Патент USA US2135927код для вставки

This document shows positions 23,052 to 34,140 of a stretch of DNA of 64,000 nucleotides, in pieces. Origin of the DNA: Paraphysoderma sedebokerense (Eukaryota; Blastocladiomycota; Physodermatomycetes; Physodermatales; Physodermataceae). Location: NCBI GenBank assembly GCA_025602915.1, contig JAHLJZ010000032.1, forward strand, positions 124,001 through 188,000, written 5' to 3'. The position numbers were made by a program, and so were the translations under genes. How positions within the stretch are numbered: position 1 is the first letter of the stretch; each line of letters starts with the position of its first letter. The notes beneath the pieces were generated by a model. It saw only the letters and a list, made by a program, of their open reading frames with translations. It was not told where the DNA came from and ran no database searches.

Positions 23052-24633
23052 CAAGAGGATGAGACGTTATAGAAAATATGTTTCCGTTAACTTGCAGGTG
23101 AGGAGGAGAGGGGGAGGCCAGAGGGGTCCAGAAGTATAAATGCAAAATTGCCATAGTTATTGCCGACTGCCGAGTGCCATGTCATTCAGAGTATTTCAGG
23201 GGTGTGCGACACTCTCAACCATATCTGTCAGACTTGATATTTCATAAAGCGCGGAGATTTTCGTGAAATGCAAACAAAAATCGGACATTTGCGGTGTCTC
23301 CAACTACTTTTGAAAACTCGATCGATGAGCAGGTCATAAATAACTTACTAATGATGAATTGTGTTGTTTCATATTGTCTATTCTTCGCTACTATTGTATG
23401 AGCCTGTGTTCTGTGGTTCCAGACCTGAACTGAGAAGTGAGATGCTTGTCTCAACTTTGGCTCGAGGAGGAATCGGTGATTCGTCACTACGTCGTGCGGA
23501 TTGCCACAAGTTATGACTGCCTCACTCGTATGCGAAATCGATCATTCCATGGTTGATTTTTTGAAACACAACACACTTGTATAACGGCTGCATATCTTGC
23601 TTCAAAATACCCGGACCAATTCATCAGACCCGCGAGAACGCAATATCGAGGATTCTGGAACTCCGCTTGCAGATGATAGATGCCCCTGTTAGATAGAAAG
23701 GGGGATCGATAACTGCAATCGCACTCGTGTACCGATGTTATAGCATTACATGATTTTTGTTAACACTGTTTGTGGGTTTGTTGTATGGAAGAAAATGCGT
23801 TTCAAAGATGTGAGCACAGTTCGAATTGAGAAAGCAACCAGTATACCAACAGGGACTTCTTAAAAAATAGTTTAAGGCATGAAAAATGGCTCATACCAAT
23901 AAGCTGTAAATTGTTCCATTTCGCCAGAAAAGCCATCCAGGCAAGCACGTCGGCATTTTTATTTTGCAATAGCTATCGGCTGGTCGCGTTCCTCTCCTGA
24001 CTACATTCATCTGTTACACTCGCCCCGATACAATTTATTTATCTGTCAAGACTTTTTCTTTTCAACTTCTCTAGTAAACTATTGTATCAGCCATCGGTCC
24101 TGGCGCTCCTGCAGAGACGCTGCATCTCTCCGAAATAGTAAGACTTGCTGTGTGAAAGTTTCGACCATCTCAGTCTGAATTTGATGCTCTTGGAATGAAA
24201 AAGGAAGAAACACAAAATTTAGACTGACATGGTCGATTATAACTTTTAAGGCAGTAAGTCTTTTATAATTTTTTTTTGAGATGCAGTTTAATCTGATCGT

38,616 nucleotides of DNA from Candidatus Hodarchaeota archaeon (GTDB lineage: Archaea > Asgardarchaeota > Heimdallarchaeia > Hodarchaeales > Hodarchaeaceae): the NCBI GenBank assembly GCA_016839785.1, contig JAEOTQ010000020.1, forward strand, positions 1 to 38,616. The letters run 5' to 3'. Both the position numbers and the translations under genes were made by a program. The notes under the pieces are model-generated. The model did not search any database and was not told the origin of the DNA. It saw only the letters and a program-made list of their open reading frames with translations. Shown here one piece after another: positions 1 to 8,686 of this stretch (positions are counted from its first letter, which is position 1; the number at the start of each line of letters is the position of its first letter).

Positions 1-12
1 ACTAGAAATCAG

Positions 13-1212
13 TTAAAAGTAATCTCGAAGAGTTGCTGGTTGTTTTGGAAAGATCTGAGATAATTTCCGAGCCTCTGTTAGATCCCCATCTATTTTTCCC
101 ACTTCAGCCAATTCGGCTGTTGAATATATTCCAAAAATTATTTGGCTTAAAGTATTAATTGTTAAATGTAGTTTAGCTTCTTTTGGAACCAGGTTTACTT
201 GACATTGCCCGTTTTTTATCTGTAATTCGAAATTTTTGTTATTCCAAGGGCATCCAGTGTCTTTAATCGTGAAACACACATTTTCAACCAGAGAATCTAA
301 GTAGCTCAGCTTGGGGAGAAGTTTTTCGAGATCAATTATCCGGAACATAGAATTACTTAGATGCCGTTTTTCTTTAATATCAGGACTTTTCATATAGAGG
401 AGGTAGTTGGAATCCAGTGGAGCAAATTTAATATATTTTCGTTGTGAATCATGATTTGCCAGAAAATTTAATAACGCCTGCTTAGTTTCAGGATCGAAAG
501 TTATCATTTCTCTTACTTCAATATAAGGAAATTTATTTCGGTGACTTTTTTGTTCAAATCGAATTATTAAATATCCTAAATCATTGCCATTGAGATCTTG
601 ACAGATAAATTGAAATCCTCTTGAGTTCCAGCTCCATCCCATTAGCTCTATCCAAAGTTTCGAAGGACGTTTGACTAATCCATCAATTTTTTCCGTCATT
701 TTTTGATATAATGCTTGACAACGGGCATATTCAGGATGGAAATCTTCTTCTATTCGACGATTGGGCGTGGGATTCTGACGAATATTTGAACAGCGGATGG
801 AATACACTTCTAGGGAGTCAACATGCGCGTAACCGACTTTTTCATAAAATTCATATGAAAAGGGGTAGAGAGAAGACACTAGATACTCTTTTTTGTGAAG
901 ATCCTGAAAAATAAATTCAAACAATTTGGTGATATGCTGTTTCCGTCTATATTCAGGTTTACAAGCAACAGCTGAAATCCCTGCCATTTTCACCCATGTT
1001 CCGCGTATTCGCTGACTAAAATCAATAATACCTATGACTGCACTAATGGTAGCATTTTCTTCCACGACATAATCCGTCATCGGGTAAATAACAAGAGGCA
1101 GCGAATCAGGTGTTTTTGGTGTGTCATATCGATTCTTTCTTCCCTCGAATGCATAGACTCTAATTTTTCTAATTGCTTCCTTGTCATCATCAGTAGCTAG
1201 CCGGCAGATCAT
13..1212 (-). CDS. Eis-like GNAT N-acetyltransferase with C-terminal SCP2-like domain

Nov. s, 1938. ' L, B VOORHEES 2,135,927 VACUUM CLEANER Filed Feb. 2'7, 1929 INVENTOR. leonaré’? l/oorizeexs ' ATTORNE .5, Patented Nov. 8, 1938 2,135,927 - UNITED STATES PATENT OFFICE 2,135,927 VACUUM CLEANER Leonard B. Voorhees, Euclid, Ohio, assignor to Air-Way Electric Appliance Corporation, To 7 ledo, Ohio, a corporation of Delaware Application February 27, 1929, Serial No. 343,099 7 Claims. (Cl. 183-51) The present invention relates to vacuum cleaners, and its principal object is to provide an because of the material already collected. As compared with the present bags, my invention improved air ?ltering and dust collecting sys- ’ presents 'the advantages of an increased holding tem for such cleaners; this system contemplating capacity obtained without material detriment to 5 the use of a bag consisting of a pocket which I the e?iciency of the cleaner; the entrapped dirt 5 'functions primarily as a. dust receiver, a pocket which functions primarily as an air-?lter, and an intermediate inlet opening, such opening being so arranged or positioned relatively to such 10 pockets that the dust and dirt separated from the initially introduced air will remain practically undisturbed by the air currents developed during the subsequent operation of the machine.' At present, the air ?ltering and dust collect 15 ing bags of portable vacuum cleaners are usually provided with a bottom opening through which the dust-laden air enters, and an adjacent pocket in which the separated dust collects. In time, and especially if the collecting bag is too infre 20 quently emptied, the smallness of the dust-con taining pocket will force the accumulated mate rial to amass in such close proximity to the inlet opening that the entrance of additional air will be impeded and the entrapped dust and dirt after having once settled remains practically quiescent and is not agitated or disturbed by the incoming air; bag leakage due to impact pulver ization of the collected material is avoided; ac cumulations contiguous to the inlet opening are 10 eliminated; and ?nally, satisfactory operation of the cleaner over longer periods of time is in sured. , _ To the accomplishment of the foregoing and related ends, said invention, then, consists of the 15 means hereinafter fully described and particu larly pointed out in the claims; the annexed drawing and the following description .setting forth in detailcertain structure embodying the invention, such disclosed means constituting, 20 however, but one of various mechanical forms ' in which the principle of the invention mav be used. In said annexed drawing: Fig. l-is a side elevational view of a vacuum 25 ’ 25 kept-in almost continuous suspension. Such ac- cumulations contiguous to the inlet opening or cleaner embodying the present improvements; in surrounding relation to its collapsible tube Fig. 2 is a transverse section which was taken valve are detrimental, as on the one hand they along the plane indicated by the line 2—2 of result in impairing the ef?ciency of the suction Fig. 1; and Fig. 3 is a perspective view of a de-' tached paper liner of the type particularly showrn 30 30 system and as on the other hand they result in the impactive pulverization of the collected dirt, such ?rst effect becoming apparent when the ma chine fails to clean satisfactorily and such sec ond eifect becoming apparent when fine particles 35 of ‘dust begin to escape through the meshes or pores of the bag. If the collecting bag is made of cloth, or if such bag is openable, the above mentioned effects combine to make necessary an all too frequent emptying of the bag contents, 40 and if the bag is of the permanently closed paper variety, such effects make necessary its too fre quent renewal or replacement. My invention, with the object of avoiding the objectionable consequence of present bag ar 45 rangements, contemplates providing an improved bag having a combined ?ltering and collecting pocket located out of the path of the currents of entering air and‘ in downwardly spaced rela tion'to a second and preferably somewhat larger 50 pocket which desirably functions exclusively as a ?lter, it being'intended that such ?rst-named pocket shall accumulate the dust and dirt sep arated from the intermediately incoming air by such second named pocket and such parts of the 55' ?rst-named pocket as are not inactive as filters in the preceding ?gures. , For purposes of illustration, my invention is here shown in association with a standard vac uum cleaner which consists ofa wheeled ?oor tool II), a lower handle I I, an upper handle I2, an 35 intervening valve casing l3, a fan chamber l4, and a wheel supported motor housing IS. A rotary valve I6 is so arranged/in the valve casing l3 that air may be drawn ,through either the handle II or the handle ii, the former of suchv 40 handles communicating with the ?oor tool l0 and the latter of such handles being adapted for connection with accessory cleaning devices, such as brushes, nozzles, etc. A fan casing discharge pipe I1 is adapted for directing the dust-laden 45 air sucked in through either of the handles into a con?ned porous paper collecting receptacle which functions to remove the entrained solid material by ?ltering the carrying air through its porous Walls. -; 50 When embodied in a machine of the type just described, my invention contemplates extending the discharge pipe I1 by means of a suitable tube l8, such tube making an air-tight connection with a discharge pipe through a ferrule or the 55 9,185,997 entering the pocket 21 of the bag 28; the dust like II and having .its distal end attached as by a clamp 20 to the handle 12. Associated with the tube 18 is an air ?ltering and dust entrapplng bearing air strikes the de?ector," and is thereby given a turn in the direction‘ of‘the pocket 2|, ‘ the solid component of the entering stream ?nally receptacle 2!, this receptacle desirably compris coming to rest in such pocket, and, the air‘in' the ing an outer sustaining fabric bag 22 and an inner _ porous paper bag 28, the former acting to con meantime ?ltering through the'pores or meshes ' of the inner bag and thus escaping into the outer atmosphere. Before any‘ considerable quantity ?ne and protect the paper liner, and the latter (as above stated) acting to ?lter out the com - mingled dust "and permit the puri?ed~ air to of dust and dirt has been collected, the entire ,escape into the atmosphere. The bag 21, as best _ inner surface of the liner functions as a ?lter, 10 shown in Fig. 3, is desirably constituted 0! a suit-‘ but as the quantity of separated material in stitched paper sheet creases and the lower pocket- accumulates addi tional dust and dirt, the ?ltering effectiveness of ' 24, one ‘side or edge of ' the enclosure so formed ‘having been cut away or removed to form an inlet the walls de?ning the collecting pocket becomes 15 neck or mouth 25 and a tube relief or set-back progressively less and correspondingly the walls 15 edge 26. The upper ‘end of the bag or envelope of the upper pocket become more active, their so produced is thus somewhat wider than its larger ~area and‘ comparative freedom from ac lower end, but from a functional point of view cumulations enabling them to eiiiciently perform their intended functions under the increased such is not necessarily the case. From an in spectionvof the drawing, it wlllbe apparent that load thus imposed. 'The inner bag'may, if de 20 the inlet mouth 25 is arranged in a longitudinal sired, be provided with an opening through which edge of the bag 22 and between the two more or the collected material can be emptied, but pref less distinct pockets? and 28, the former being erably this bag has no such opening, the entire advantageously somewhat larger than the latter liner and itsv accumulations being'removed as a unit from the outer bag and burned or otherwise 26 so that an adequate ?lte'ring area ‘will be pre ' sented even when the accomulations of dust and dlsposedof, a new liner being then inserted in the ' ably folded and dirt become elfective to diminish the ?ltering ca- -. manner hereinbefore explained. ' ) pacity of the lower walls de?ningthe collecting - ' Other modes of applying the principle of my pocket. . . ' invention may be'employed instead of the one explained, change being made as regards the mechanism herein disclosed, provided the means stated ‘by any of the following claims or the equivalent of such stated means be employed. a The ,outer fabric bag 22 in general has the same shape as the enclosed paper bag 23. but its upper edge 29 is desirably formed with a slit or opening 30, such slit permitting of the insertion I_ therefore particularly point out and distinctly and removal of paper liners and having its lips or edges reinforced by suitable bars or strips ii. The inner sides of the edges of the slit ll are‘ claim as my invention: - - \ 1.. In a vacuum cleaner, a collecting bag having adapted for closing overa ?ap I2, and their van enlarged upper portion and a reduced lower * inner end provided_,with a curved de?ector or baiile 16 and its outer end formed into a con rent in the direction oi’ said reduced lower portion. , 2. In a vacuum cleaner, a collecting bag having‘ 45 outer sides are provided with a plurality of eyes portion, a delivery conduitlying alongside said 33, such ?ap being intended for folding over reduced portion and entering said bag intermedi the inclosed paper liner and such eyes being ately oi’ said enlarged and reduced portions, and 40 40 intended for attaching the assembled bag unit ' a'de?ector associated with the terminal of said ‘to the cleaner’s handle. Secured within the .delivery conduit interiorly of said enlarged por ' mouth 34 of the bag 22 is a tube 35 which has its tion,'and adapted to direct the incoming air cur-' a ?ltering pocket and a collecting pocket, an oifset hector 31, such de?ector‘ serving to .direct the in the wall of said bag intermediately of said pockets, a delivery conduit lying along the wall oi.’ said bag and passing through said wall in said onset‘, and a de?ector associated with the ‘0 terminal of said delivery conduit. incoming air downwardly or towards or in the general direction°of the collecting pocket of the ' inner liner, and such connector serving to a?ord 50 a part with which the clamp I! may ooact when ‘the bag~assembly is being arranged in operative 3. In a vacuum cleaner, an integral air ?lterlns relation to the tube ll. When a paper liner is to beinserted within its and dust collecting bag one end portion of which con?ning bag, the slit It is first opened, and then ‘ comprises a ?ltering pocket and the opposite end portion of which comprises a dust collecting “ .55. such liner is positioned, and its neck is slid over ' pocket, an onset in the side edge of the bag inter or telescoped with the de?ector I‘, ‘such neck being held in such relation by means of a resilient ‘- mediate said pockets, and a- delivery conduitv ex or elastic band or the like. These operations tending along the outside of the collecting pocket being completed, the ?ap 32 is then folded over and entering said ?ltering pocket through ‘said the. upper edge of the collecting pocket of “the onset, its discharge end directed away from the w collecting pocket. inner, bag and the lips of the slit in the outer 4. In a vacuum cleaner, an integral air ?ltering and dust collecting bag one end portion of which ' , bag are brought together. when assembled, the filtering and collecting unit may be connected comprises a ?ltering pocket and the opposite end portion of which comprises a dust collecting e5 pocket, an onset in the’ side edge of the bag with the cleaner by slipping the eyes 33 and I! 85 over the respective’ tube and handle-hooks ll‘ and ll, and byoperating the ‘clamp 38 to secure the connector 31 to the tube ll. The machine as so prepared, is ready foroperation in the usual manner. Accordingly, the motor may be_ started 70 and the cleaner moved about over the pile of av ' intermediate said pockets, formed with a mouth, - and a delivery conduit extending along the‘out side of the collecting pocket and detachably con nected to said mouth to discharge away from 70 rug or otherwiseo employed'lto collect dust and the collecting pocket, into said ?ltering pocket. dirt, such material being entrained in the cur rents of air developed by the fan, and then'car ‘ 5. In a vacuum cleaner, an integral air ?ltering‘ ried through various -»: a: eways, including the and dust collecting bag one end portion of which comprises a ?ltering pocket and the oppo?te end bore of thetube' ll into the receptacle 2|, On portion of which comprises a collecting pocket, ‘an 75 3 2,135,927 o?set in the side edge of the bag intermediate dust collector comprising an inner porous paper said‘ pockets, formed with a mouth, and a de livery conduit detachably connected to said mouth and positioned to discharge away from said col lecting pocket into said ?ltering pocket. 6. In a vacuum cleaner, an integral air ?lter ing and dust collecting bag of porous paper one 10 bag and an outer bag of relatively strong porous material enclosing- and supporting said inner bag, each of said bags having one side edge composed of- nonaligned edge portions separated by an off-_ set, the end portions of the bags on one side of said o?sets comprising ?ltering pockets and the‘. end portion of which comprises a ?ltering pocket end portionson the opposite side of said offset and the opposite end portion of which comprises. comprising collecting pockets, a delivery tube a collecting pocket, an o?set in the side edge of lying along the outside of the edge portion of the the bag intermediate said pockets, formed with offset edge of the outer bag adjacent the collect a mouth, an outer bag of relatively strong porous ing pocket, entering the outer bag through the material, enclosing and sustaining said paper bag, offset therein, and communicating with the inner and a delivery conduit detachably connected to bag through said offset, and means carried by said mouth and positioned to direct its discharge the non-aligned edge portions of the outer bag 15' away from said collecting pocket into the ?ltering for supporting said bag from said tube and from pocket. the cleaner handle, respectively. 7. In a vacuum cleaner having a handle, a . LEONARD B. VOORHEES.